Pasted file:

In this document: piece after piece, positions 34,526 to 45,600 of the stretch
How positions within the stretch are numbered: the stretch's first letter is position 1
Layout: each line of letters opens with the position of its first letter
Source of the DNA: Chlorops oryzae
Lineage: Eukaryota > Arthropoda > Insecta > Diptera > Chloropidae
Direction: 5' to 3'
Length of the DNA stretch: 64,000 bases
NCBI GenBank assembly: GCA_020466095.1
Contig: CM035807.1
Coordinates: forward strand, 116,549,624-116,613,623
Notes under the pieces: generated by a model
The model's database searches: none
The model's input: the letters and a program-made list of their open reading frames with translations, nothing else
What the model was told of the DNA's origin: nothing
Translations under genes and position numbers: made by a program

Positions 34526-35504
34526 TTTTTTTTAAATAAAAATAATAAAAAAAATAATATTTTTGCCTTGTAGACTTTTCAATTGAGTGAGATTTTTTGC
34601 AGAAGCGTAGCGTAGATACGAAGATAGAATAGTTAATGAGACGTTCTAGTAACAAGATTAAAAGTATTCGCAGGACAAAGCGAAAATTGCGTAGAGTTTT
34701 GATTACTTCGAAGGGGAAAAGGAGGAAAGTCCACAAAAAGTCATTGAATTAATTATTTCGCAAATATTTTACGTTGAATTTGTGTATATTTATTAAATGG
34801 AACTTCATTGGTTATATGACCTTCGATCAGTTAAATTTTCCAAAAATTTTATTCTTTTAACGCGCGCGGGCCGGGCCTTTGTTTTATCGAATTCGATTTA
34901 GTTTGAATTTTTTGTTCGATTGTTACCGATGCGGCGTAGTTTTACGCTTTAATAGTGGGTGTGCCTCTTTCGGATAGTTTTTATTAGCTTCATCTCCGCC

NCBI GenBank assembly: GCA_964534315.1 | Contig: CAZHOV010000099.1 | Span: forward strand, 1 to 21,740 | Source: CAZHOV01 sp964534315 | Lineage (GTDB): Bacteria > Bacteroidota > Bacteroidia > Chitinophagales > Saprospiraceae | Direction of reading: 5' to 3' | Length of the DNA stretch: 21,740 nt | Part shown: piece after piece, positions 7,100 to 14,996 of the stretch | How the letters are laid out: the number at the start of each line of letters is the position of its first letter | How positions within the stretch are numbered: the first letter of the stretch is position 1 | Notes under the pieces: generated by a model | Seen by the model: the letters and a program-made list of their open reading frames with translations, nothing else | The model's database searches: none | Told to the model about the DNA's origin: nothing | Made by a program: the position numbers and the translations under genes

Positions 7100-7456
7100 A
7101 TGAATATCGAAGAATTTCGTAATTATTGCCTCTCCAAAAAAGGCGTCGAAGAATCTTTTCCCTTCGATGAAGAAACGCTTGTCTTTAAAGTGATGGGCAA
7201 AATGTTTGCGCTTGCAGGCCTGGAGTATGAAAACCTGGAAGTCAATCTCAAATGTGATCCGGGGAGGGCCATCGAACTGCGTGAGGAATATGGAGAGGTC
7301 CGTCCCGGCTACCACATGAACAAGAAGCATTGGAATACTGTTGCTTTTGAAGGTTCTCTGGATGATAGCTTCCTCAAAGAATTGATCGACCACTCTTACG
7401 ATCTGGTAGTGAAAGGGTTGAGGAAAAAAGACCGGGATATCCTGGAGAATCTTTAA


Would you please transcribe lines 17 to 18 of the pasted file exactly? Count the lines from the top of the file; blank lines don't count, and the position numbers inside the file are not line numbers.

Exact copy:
34526 TTTTTTTTAAATAAAAATAATAAAAAAAATAATATTTTTGCCTTGTAGACTTTTCAATTGAGTGAGATTTTTTGC
34601 AGAAGCGTAGCGTAGATACGAAGATAGAATAGTTAATGAGACGTTCTAGTAACAAGATTAAAAGTATTCGCAGGACAAAGCGAAAATTGCGTAGAGTTTT